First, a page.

The Root of Suffering
What keeps us unhappy and stuck in a limited view of reality is our tendency to seek pleasure and avoid groundlessness, to seek comfort and avoid discomfort. This is how we keep ourselves enclosed in a cocoon. Out there are all the planets and all the galaxies and vast space, but we're stuck here in this cocoon. Moment after moment, we're deciding that we would rather stay in that cocoon than step out into that big space. Life in our cocoon is cozy and secure. We've gotten it all together. It's safe, it's predictable, it's convenient, and it's trustworthy. If we feel ill at ease, we just fill in those gaps.
Our mind is always seeking zones of safety. We're in this zone of safety and that's what we consider life, getting it all together, security -- that's what makes us anxious. We fear being confused and not knowing which way to turn. We want to know what's happening. The mind is always seeking zones of safety, and these zones of safety are continually falling apart. Then we scramble to get another zone of safety, which are always falling apart. That's the essence of samsara -- the cycle of suffering that comes from continuing to seek happiness in all the wrong places.
The Wisdom of No Escape
The central question of a [spiritual] warrior's training is not how we avoid uncertainty and fear but how we relate to discomfort. How do we practice with difficulty, with our emotions, with the unpredictable encounters of an ordinary day? For those of us with a hunger to know the truth, painful emotions are like flags going up to say, "You're stuck!" We regard disappointment, embarrassment, irritation, jealousy, and fear as moments that show us where we're holding back, how we're shutting down. Such uncomfortable feelings are messages that tell us to perk up and lean into a situation when we'd rather cave in and back away.
Ordinarily we are swept away by habitual momentum. We don't interrupt our patterns even slightly. With practice, however, we learn to stay with a broken heart, with a nameless fear, with the desire for revenge. Sticking with uncertainty is how we learn to relax in the midst of chaos, how we learn to be cool when the ground beneath us suddenly disappears. We can bring ourselves back to the spiritual path countless times every day simply by exercising our willingness to rest in the uncertainty of the present moment -- over and over again.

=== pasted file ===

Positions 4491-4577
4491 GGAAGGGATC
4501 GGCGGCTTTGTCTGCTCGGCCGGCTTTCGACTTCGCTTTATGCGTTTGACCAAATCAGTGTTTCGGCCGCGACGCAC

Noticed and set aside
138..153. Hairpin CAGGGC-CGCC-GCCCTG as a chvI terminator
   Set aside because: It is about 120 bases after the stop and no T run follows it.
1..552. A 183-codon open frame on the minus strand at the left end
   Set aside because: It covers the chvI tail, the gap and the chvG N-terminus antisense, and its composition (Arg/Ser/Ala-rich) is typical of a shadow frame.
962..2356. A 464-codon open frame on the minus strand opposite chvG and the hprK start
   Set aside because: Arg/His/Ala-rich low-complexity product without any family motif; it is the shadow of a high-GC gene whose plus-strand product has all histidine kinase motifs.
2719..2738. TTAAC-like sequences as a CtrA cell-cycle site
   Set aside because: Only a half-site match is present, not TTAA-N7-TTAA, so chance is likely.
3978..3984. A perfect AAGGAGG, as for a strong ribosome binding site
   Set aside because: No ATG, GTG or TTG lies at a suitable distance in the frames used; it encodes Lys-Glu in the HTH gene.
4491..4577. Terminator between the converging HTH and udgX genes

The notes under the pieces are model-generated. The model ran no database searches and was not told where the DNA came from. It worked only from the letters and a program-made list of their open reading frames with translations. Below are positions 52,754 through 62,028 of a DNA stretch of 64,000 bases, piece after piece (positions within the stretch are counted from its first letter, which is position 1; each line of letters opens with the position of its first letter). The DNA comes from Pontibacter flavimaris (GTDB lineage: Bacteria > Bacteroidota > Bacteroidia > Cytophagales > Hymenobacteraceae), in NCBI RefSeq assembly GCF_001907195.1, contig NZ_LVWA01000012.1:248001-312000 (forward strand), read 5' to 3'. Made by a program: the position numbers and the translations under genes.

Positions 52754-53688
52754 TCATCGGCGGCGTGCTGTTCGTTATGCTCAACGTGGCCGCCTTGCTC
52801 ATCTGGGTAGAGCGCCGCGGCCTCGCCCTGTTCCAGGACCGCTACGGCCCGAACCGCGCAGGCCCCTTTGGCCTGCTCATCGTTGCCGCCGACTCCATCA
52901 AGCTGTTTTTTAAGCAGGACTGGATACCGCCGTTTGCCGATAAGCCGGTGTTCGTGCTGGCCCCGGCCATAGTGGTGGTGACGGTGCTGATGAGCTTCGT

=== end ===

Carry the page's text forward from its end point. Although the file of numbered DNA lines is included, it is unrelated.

Disappointment, embarrassment, and all the places where we cannot feel good are a sort of death. We've just lost our ground completely; we are unable to hold it together and feel that we're on top of things. Rather than realizing that it takes death for there to be birth, we just fight against the fear of death.
Reaching our limit is not some kind of punishment. It's actually a sign of health that when we meet the place where we are about to die, we feel fear and trembling. But usually we don't take it as a message that it's time to stop struggling and look directly at what's threatening us. Things like disappointment and anxiety are messages telling us that we're about to go into unknown territory.
When we get what we don't want, when we don't get what we do want, when we become ill, when we're getting old, when we're dying -- when we see any of these things in our lives -- we can recognize suffering as suffering. Then we can be curious, notice, and be mindful of our reactions. Our suffering is so grounded in our fear of impermanence. Our pain is so rooted in our lopsided view of reality. Who ever got the idea that we could have pleasure without pain? It's promoted rather widely in this world, and we buy it. But pain and pleasure go together; they are inseparable. They can be celebrated. They are ordinary. Birth is painful and delightful. Death is painful and delightful. Everything that ends is also the beginning of something else. Pain is not punishment; pleasure is not a reward.